Tyson had fitted up a set of 5” risers and a set of pullback bars. The Ironhead sportster, this set up, the 8” over forks plus a king and queen leaves little to no room for the rider. I sourced a set of Dogbone risers and fabbed up a mount to bolt onto the top yoke. This gives you a heap more room up front and looks pretty wild.
When working on the front end we discovered some pretty bad signs that these forks we’re in rough shape. Apart from the chrome being rusted, I turned the wheel pushing it through the shop and the axle popped out from the forks flexing so much. We needed to stiffen these forks up and have them rebuild to make it rideable. Before the front end was sent away for chrome I grabbed one of our DIY fender mount kits and made up a fork brace for the 33.4mm K model forks. These forks are pretty sought after, so although it would have been much cheaper to replace with another front end, we decided to persevere and get them repaired. Charlie from Costanzo racing tuned took the job (and probably regrets it). After having the legs and tubes re-chromed, and new bushings installed we were left with the job of making these things function.
Between myself and Charlie, the Ironheads 33.4mm K-model front end was kitted out with completely custom internals. The mods help the dinosaur front end function like actual suspension. With custom compression, dampening and top out springs to make sure the ride is as good as you can get from an 8”over set up.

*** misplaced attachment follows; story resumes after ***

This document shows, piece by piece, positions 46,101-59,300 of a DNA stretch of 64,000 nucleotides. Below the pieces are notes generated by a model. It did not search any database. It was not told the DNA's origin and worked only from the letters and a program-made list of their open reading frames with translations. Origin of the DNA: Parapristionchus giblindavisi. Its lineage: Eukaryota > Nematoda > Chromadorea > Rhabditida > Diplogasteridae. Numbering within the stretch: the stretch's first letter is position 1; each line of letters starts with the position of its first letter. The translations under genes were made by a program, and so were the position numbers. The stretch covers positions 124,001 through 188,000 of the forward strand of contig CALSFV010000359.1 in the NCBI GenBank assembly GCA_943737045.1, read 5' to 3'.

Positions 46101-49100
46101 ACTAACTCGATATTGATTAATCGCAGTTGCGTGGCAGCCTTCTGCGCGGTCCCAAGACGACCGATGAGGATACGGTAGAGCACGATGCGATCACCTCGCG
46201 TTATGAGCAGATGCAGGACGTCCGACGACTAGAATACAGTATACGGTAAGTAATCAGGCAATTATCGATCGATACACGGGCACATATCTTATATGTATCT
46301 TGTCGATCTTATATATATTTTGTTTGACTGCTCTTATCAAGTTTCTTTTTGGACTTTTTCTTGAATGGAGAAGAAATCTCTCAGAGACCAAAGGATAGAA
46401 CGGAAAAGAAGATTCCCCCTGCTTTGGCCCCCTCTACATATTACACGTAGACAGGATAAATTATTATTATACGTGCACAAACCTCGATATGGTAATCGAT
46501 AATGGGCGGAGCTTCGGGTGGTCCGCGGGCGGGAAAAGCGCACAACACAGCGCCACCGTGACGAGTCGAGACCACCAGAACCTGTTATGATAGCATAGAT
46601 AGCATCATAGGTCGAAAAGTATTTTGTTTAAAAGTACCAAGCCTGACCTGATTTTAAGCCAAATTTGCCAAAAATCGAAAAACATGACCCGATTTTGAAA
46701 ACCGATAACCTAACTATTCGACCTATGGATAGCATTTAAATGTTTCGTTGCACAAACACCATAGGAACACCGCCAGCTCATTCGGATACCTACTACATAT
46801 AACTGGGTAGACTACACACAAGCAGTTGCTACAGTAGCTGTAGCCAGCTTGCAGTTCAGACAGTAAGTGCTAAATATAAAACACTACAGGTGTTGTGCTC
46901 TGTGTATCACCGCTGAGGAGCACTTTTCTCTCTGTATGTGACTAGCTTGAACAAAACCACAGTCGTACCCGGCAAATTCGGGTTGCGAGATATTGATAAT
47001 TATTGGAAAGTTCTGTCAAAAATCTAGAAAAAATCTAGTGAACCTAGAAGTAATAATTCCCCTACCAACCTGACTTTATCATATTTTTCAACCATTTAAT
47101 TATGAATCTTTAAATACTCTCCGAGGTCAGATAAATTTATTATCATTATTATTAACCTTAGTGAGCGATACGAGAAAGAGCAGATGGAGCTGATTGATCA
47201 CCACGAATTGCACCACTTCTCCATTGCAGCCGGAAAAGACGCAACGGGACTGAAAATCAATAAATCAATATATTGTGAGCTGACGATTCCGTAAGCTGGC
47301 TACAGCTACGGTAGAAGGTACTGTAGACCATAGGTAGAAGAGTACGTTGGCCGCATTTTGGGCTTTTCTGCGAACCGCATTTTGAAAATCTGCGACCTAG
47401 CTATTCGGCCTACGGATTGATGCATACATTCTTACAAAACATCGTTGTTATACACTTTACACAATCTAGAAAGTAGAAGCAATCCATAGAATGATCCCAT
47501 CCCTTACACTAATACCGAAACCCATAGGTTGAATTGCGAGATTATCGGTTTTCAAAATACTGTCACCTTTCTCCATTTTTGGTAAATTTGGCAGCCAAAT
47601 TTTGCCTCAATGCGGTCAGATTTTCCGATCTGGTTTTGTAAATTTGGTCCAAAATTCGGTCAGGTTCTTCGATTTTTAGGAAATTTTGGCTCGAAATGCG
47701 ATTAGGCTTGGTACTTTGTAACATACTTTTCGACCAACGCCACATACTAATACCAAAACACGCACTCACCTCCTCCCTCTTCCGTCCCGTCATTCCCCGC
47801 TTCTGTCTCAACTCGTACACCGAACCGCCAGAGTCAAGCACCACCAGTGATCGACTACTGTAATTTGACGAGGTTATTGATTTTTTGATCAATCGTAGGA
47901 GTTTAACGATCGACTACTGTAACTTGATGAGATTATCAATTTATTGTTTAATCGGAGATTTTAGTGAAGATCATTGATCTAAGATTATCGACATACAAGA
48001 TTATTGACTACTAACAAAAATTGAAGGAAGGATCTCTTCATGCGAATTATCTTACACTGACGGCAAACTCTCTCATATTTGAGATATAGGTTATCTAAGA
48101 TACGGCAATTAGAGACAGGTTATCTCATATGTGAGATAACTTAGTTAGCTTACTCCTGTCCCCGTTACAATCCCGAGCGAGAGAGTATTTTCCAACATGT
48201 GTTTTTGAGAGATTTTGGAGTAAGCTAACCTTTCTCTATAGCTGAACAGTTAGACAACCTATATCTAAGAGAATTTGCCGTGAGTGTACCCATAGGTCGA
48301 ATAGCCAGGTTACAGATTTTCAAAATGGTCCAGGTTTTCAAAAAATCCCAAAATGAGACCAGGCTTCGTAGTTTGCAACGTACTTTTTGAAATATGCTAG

One of our last fab jobs was building the exhaust, it’s a fun job on any bike, but I had a lot of fun making this one. It’s a Stainless steel Custom exhaust, 1 ¾” diameter that snakes under the right foot peg, and finished out past the back wheel, straight through. Tack it up, back purge, tig weld, finish back and brush finish the lot when you’re done. The exhaust note out of this thing is amazing: the perfect crackle, and that nice gurgle over run that you want out of the old boy Harley.
Wiring this old dog up was a dream. 3 wires to the front light, 3 wires to the rear, link up the ignition and kill switch, charge the battery and it was done. The only tricky part was fabricating a brake switch onto the front lever and running a single wire from the switch. That meant the dimmer circuit on the LED brake lights to achieve the 50% running 100% brake light was swapped to work on the -ve side.
I was hesitant to kick the Ironhead over for the first time after seeing so many bikes kick back on people and shoes go flying over the years. Surprisingly, after sitting so long, the 1972 Ironhead fired up second kick and ran! Sent out to Dan again to get the tune dailled in and make sure the 1972 IOronhead was ready for the road, now it was actually rideable!
I have to say I can see why people love these things so much. The clunks and pops of the old engine, knees in the breeze. Scarily choppers are starting to make a lot of sense to me know. I guess I’m gonna need another bike.